The Role Of Words On Society In Uncle Tom's Cabin

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The Role of Words on Society: The Distinction of Humans in Harriet Beecher Stowe’s Uncle Tom’s Cabin Throughout history, humans have been instinctually prompted to divide themselves into a variety of groupings including but not limited to, civilization, religious beliefs, cultural backgrounds, and race. In Harriet Beecher Stowe’s Uncle Tom’s Cabin or Life Among the Lowly, I believe there is an apparent distinction based on race due to stereotyping. Through the words of the anonymous narrator and a wide array of characters, there are claims of humans feeling differently and possessing animalistic qualities due to their race. The stereotypes existing in Stowe’s work hold importance to the readers and how one can emphasize with the dialogue and description in the novel. With the use of stereotyping, readers can start to create opinions…show more content…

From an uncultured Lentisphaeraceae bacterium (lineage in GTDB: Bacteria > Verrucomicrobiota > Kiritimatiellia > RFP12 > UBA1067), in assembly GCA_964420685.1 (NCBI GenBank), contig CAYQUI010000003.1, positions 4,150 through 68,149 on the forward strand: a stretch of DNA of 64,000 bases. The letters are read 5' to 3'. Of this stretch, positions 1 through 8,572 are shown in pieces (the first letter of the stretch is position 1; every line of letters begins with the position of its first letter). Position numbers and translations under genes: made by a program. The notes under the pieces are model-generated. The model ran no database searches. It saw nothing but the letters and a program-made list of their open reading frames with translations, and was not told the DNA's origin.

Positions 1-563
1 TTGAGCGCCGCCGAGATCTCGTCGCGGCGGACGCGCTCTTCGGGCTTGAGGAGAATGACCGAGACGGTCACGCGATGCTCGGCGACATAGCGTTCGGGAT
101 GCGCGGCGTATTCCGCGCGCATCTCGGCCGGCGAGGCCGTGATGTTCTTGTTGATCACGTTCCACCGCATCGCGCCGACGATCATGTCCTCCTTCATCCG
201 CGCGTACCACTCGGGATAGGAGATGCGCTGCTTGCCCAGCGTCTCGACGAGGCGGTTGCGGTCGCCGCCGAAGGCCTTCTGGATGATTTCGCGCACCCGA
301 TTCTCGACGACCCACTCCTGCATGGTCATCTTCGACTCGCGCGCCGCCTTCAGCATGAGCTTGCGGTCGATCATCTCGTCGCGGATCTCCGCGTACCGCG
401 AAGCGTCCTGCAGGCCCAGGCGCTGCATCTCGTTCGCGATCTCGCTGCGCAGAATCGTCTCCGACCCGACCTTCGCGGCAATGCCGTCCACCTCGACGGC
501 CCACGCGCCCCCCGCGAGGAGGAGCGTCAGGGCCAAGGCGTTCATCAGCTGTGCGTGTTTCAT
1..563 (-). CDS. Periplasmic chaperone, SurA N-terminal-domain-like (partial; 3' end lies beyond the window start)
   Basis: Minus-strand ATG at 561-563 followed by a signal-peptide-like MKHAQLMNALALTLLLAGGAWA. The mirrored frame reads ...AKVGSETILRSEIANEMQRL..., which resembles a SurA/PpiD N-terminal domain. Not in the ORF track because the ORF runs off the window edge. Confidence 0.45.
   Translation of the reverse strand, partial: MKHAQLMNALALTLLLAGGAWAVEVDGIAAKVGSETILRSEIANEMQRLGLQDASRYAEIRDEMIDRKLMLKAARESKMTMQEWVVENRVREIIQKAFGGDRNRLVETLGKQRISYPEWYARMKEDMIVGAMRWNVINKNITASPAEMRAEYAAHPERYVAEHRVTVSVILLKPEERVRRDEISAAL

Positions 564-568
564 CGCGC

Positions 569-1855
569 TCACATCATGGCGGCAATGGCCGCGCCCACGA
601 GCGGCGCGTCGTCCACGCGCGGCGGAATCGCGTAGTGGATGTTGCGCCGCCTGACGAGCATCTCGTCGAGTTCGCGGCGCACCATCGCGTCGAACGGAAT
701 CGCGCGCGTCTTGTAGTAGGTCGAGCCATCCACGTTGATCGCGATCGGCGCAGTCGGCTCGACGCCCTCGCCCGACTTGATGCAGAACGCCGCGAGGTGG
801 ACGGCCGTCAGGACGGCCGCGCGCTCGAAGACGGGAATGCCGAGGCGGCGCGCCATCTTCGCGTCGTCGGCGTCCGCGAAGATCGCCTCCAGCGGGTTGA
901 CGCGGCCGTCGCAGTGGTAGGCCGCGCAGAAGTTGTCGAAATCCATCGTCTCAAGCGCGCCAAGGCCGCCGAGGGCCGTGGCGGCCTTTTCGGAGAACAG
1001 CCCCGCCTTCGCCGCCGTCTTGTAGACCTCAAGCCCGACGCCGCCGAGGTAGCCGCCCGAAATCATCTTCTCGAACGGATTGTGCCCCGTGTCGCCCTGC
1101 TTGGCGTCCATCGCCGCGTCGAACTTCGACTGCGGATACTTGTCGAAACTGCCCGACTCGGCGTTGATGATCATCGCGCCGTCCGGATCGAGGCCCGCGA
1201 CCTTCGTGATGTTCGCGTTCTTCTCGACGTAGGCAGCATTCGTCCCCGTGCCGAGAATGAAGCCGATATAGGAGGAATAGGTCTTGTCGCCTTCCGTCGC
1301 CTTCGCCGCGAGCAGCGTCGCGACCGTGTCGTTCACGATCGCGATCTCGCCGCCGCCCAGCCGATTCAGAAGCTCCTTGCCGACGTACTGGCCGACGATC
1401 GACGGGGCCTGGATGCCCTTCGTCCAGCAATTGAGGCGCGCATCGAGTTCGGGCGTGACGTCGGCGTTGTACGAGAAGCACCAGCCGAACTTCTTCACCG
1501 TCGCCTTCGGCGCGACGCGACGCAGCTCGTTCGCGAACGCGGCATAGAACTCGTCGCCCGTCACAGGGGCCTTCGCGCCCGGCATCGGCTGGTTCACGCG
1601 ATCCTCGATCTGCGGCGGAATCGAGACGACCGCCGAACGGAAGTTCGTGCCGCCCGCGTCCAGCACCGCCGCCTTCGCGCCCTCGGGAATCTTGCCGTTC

The words “creature” and “creatures” are used a combined 116 times throughout the novel, most often to describe the slaves and their actions. The slaves are stereotyped to possess more animal traits than human traits. Marie St. Clare refers to Topsy while speaking with her daughter, Eva, as “the worst creature” she ever saw (Uncle Tom’s Cabin 426). Marie speaks lowly of African Americans to her daughter, passing along the stereotype engraved in her own mind. Through the use of the wording Stowe uses, characters tend to believe that slaves fall into this category of “animal.” With this in mind, the novel makes characters such as Eva, stand out due to their uncommon way of imagining and describing people of other races. Through the use of this stereotype in Stowe’s work, readers can be given a choice; to side with these stereotypes Stowe is presenting but not necessarily agreeing with, or to gain empathy for how characters such as Eliza and Tom are being described and treated through language such as “creature” or

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